Where the Deer, the Antelope, and the Sage Grouse Play
By Rose Strickland
The Sheldon National Wildlife Refuge was designated a Nevada Important Bird Area in 2013 as an intact desert shrub ecosystem providing significant habitat to Great Basin birds. These birds include the Greater Sage-Grouse, Sage Thrasher, Vesper and Sagebrush Sparrows and Gray Flycatcher. Its wide open sagebrush-covered rolling landscapes, deep gorges, large tablelands, and some of the darkest skies in the United States are irresistible to visitors to the remote Sheldon Refuge. The 600,000 acre Refuge is over 250 miles from Reno on the Nevada-Oregon state line.
The sagebrush-dependent birds can best be seen in the spring and summer during breeding season. Sage-grouse and their broods cross the unpaved Refuge roads and the passerines are busy making nests in the sagebrush and raising young during the warmer months. Pronghorns may race you to cross the roads ahead of your vehicle. You may also see deer and bighorn sheep in their proper habitats. Camping at Catnip Reservoir on the west or Virgin Valley on the east side of the Refuge will provide opportunities to get close to water birds nesting at the scarce lakes and ponds. Wildflowers brighten up the sage green scenery with brilliant yellows, reds, and blues. Spectacular sunsets yield to dark skies where it seems you can see to infinity.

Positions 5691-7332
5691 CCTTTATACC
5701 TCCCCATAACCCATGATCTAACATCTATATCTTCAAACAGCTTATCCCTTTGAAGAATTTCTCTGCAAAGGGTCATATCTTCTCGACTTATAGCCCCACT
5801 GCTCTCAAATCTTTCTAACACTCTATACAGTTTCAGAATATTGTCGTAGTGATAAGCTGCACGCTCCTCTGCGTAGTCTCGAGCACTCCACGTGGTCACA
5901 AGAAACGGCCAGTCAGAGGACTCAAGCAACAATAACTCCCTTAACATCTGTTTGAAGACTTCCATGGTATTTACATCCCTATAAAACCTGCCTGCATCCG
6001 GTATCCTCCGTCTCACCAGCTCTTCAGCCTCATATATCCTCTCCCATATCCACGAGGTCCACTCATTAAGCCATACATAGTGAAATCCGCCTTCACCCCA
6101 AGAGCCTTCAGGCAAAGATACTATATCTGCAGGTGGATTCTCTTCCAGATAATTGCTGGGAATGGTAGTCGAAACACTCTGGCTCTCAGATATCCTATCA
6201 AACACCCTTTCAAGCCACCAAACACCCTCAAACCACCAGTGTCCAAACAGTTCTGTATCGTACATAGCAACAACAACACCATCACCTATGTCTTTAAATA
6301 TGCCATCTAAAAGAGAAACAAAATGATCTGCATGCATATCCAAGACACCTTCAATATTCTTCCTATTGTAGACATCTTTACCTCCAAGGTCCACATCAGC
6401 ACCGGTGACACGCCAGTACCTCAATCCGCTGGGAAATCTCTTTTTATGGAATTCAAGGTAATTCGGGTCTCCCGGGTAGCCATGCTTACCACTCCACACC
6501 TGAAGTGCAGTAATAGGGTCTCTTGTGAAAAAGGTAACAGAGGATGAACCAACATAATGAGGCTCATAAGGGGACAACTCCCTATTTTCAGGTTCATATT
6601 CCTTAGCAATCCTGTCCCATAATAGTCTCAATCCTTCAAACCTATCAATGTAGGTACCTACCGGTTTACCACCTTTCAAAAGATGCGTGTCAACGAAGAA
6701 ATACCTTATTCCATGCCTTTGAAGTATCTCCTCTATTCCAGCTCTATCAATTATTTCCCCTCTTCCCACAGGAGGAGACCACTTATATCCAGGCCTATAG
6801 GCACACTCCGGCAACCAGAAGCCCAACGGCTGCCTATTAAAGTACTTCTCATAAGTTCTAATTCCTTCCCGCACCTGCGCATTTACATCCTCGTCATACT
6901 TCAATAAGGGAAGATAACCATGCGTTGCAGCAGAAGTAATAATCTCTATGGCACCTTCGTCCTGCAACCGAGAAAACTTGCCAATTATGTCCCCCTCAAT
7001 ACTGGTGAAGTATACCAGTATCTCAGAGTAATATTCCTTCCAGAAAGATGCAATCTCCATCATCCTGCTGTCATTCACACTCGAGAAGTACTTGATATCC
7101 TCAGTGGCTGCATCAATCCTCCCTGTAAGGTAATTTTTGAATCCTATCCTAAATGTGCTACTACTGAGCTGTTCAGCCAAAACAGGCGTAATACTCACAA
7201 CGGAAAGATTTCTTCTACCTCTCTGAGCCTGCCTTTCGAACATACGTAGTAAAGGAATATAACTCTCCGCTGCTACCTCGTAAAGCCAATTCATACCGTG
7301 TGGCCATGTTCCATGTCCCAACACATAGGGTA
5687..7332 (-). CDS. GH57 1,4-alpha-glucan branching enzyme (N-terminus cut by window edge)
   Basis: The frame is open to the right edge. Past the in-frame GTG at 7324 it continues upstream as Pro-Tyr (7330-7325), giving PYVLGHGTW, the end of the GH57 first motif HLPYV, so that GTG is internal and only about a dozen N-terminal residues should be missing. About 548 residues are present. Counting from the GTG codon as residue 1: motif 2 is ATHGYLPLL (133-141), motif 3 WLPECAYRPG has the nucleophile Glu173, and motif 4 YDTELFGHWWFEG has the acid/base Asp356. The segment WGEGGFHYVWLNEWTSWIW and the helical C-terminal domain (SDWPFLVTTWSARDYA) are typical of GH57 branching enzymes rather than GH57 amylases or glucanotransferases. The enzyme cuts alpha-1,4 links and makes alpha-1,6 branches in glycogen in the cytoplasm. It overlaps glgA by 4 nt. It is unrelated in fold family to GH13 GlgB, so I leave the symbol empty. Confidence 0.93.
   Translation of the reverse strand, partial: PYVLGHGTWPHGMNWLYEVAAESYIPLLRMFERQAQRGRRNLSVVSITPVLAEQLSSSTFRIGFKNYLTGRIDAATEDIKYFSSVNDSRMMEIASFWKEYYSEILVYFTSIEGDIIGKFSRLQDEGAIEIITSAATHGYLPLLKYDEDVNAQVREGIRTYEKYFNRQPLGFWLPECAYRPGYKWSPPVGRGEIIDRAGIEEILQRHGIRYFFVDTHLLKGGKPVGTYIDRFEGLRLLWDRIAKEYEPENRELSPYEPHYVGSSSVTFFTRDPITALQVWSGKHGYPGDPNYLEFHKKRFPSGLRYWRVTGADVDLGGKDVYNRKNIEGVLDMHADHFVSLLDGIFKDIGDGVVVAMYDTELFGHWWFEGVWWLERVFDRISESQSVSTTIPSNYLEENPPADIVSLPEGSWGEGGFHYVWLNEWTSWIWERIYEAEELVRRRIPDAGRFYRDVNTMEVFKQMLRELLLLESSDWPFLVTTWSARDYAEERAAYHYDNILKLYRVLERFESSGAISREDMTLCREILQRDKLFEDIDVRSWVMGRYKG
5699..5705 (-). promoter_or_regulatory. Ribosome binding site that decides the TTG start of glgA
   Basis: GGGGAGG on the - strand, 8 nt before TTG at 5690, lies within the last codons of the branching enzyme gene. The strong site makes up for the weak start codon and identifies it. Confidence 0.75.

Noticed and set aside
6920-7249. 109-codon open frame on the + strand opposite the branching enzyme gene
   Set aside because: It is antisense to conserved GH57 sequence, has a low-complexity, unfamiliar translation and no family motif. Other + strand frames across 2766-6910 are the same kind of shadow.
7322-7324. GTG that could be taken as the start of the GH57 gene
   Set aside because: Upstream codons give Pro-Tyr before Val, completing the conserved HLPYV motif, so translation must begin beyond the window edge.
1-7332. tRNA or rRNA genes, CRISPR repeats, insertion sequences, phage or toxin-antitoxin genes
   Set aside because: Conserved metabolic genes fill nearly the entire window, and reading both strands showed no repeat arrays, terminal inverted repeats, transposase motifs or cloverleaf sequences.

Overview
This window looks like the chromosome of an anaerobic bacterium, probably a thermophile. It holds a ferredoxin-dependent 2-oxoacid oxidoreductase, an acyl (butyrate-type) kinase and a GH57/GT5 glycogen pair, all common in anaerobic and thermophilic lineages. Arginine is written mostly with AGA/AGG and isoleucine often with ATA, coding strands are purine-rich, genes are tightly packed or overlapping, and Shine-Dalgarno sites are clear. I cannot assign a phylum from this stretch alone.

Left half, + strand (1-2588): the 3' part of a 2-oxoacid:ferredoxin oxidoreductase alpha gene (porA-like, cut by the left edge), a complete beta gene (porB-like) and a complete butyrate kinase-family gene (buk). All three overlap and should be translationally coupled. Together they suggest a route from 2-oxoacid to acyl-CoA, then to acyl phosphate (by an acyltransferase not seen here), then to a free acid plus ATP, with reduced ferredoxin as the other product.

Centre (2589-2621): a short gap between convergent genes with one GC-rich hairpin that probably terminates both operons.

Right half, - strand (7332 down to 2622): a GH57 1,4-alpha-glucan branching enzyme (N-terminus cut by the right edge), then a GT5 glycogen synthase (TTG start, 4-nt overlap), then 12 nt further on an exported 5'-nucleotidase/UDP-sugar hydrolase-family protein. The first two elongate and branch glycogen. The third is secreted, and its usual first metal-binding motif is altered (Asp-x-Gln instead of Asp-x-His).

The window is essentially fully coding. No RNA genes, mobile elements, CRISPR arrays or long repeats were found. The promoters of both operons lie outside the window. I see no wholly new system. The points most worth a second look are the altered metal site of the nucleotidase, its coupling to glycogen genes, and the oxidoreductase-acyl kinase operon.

Volunteers from Lahontan Audubon and other conservation groups have spent many June weekends since the 1990’s taking down barbed-wire fences left over from livestock grazing in the past, monitoring springs, cleaning up properties acquired by the US Fish and Wildlife Service, and working on other projects to assist refuge managers.
If you’re curious about IBAs, you can find detailed reports on the Lahontan Audubon Society website at https://www.nevadaaudubon.org/nevada-iba-conservation.html
For more information on visiting the Sheldon, follow this link: https://www.fws.gov/refuge/sheldon/visit-us